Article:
Offence: Killing > manslaughter
Verdict: Guilty > with recommendation
Punishment: Imprisonment > hard labour
MR. WARBURTON Prosecuted.
FREDERICK ANGLISS . I am a labourer, of 11, Deny Road, Edmonton—a few minutes after 5 p.m. on February 19th I—was in Telegraph Street, near Moorgate Street—I saw the prisoner and some other men come out of the Butler's Head—when they got outside, the prisoner and the deceased began fighting—the prisoner struck the first blow—after they had had several rounds the deceased said, "I am done; I will give in"—the prisoner went after him again—the deceased turned round and butted him in the stomach and threw him to the ground and fell on top of him—the deceased then got up and said again, "lam done; I will give in," and he walked off—he had gone about 15 yards when the prisoner overtook him and dealt him a terrific blow behind the right ear and knocked him down—the blow twisted him right over—he struck him from behind—when I raised the deceased's head, blood came from his nose and ears—the police were called—the prisoner did not do anything to help the deceased; he walked away—I think he was sober—the deceased was most assuredly sober—I followed the prisoner as he walked away and gave him into custody in a public house—both the men were strangers to me.
Cross-examined by the prisoner. You were thrown to the ground by the deceased butting you—I did not see him catch hold of you by the legs.
EDWARD JONES . I am a plasterer, and live at 48, Aden Park Road, Shepherd's Bush—on February 19th I was working in Copthall Avenue—the deceased was working on the same job—we left work at 5 p.m. and walked down together to the Butler's Head—we went into the bar, where we found the prisoner and two or three others—the deceased said to them that the language used in the house the previous night to the barmaid was something dreadful, and ought to be put a stop to—the prisoner and the others said, "Was it any of us?" and the deceased said "No," and the prisoner called him a b----Scotchman—the deceased walked out of the bar, and the prisoner struck at him—the deceased went out, and the prisoner followed—they had three rounds, and both fell to the ground—after the third round the deceased said twice, "I am done; I am finished"—he went three steps away when the prisoner hit him a cowardly blow behind the ear—the deceased did not butt the prisoner in the stomach—they did not hit one another after the three rounds—the prisoner fell to the ground, and lay on the kerb—the blow was from behind.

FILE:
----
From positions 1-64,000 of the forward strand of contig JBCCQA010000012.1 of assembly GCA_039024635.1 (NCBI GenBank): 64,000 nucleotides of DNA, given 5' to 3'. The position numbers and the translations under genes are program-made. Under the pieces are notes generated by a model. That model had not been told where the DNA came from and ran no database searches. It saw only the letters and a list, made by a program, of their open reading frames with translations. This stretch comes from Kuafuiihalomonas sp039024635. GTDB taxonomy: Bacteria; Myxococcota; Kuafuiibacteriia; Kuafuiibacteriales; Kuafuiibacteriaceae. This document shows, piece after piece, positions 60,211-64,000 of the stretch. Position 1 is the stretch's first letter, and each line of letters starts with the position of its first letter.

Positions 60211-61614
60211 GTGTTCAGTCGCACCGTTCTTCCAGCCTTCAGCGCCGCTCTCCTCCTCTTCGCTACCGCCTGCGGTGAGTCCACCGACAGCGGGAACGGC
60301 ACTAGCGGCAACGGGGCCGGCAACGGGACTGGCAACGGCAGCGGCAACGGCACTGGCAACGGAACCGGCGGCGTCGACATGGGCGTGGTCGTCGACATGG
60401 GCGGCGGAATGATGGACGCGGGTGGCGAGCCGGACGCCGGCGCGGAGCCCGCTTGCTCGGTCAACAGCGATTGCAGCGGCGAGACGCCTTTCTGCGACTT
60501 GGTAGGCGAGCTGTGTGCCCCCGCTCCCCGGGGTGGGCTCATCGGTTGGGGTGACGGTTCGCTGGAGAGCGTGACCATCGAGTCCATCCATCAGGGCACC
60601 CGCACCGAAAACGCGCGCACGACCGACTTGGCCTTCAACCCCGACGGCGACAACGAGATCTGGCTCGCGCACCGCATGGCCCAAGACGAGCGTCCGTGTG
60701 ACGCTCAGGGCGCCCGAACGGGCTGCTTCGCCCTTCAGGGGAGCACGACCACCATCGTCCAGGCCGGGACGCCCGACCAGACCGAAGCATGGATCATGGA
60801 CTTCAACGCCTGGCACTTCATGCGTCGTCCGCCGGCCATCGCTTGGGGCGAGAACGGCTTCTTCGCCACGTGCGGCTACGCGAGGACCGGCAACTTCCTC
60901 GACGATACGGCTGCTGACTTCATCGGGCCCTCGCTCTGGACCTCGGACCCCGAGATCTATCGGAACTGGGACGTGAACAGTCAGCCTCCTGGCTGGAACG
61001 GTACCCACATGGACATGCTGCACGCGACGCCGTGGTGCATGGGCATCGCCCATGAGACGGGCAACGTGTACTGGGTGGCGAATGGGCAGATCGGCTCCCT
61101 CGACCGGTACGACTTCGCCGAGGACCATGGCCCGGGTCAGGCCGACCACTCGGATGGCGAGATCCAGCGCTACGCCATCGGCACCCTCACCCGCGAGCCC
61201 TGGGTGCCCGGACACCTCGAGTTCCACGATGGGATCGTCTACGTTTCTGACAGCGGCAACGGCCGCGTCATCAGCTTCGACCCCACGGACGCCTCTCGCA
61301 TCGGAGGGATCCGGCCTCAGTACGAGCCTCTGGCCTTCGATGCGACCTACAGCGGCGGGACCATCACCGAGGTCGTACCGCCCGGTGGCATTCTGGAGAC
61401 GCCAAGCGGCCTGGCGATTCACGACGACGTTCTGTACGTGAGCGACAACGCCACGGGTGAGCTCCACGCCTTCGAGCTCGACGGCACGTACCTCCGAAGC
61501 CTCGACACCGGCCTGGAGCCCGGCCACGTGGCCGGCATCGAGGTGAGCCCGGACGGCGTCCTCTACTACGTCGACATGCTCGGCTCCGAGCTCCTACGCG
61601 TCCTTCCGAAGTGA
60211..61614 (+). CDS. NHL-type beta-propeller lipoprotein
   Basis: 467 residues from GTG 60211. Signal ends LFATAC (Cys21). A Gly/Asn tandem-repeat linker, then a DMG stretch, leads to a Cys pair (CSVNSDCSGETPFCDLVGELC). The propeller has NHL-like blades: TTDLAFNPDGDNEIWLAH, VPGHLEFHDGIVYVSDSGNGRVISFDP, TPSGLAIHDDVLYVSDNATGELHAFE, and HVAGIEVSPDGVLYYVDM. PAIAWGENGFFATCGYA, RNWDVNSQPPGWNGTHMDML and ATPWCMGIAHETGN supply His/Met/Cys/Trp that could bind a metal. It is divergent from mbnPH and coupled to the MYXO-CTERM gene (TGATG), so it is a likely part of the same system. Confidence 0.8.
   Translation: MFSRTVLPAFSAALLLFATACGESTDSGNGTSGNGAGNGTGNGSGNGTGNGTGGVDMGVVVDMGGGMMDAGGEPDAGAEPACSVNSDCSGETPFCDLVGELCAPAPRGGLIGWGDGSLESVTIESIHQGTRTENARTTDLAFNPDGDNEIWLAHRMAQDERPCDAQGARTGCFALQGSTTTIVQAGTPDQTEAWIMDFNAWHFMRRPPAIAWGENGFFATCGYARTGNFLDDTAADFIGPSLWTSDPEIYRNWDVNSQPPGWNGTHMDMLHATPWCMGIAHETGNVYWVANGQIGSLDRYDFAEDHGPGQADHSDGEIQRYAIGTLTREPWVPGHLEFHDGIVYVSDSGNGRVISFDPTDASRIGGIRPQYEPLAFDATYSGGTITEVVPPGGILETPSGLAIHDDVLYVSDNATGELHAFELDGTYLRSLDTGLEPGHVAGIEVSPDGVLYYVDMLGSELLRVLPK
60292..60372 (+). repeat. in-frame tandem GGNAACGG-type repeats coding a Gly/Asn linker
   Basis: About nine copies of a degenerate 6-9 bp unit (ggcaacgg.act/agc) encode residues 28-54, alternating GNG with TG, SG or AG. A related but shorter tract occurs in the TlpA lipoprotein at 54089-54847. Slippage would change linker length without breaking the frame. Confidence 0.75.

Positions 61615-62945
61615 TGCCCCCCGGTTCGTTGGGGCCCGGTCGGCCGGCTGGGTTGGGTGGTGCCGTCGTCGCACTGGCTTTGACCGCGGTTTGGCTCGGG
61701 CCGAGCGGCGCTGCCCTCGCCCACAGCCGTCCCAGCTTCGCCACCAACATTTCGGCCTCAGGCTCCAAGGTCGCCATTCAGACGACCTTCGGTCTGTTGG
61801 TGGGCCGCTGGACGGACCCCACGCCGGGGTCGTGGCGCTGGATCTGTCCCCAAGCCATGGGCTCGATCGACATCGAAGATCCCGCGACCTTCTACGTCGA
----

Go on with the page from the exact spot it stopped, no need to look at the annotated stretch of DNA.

Cross-examined. You struck the blow first—the deceased did not butt you in the stomach.
GEORGE SNEEZMAN . I am a clerk, and live at Ivy Lane, Brockley—the prisoner and the deceased were strangers to me—I am employed in Tokenhouse Yard, and my office overlooks Telegraph Street—on this afternoon I heard a noise in Telegraph Street—I saw the prisoner and the deceased fighting—they both fell down—the deceased said, "I am done; I have had enough"—he attempted to walk away—several men there urged the prisoner to go for him again—the prisoner rushed at him again—as the prisoner was going to strike him, he put his head down and butted him, and they both fell together—they both got up, the deceased
uppermost—he walked away about five or six yards—the prisoner went after him, and from behind dealt him a terrific blow behind the right ear—the blow was quite audible in our office—he fell directly, and his head struck the kerb.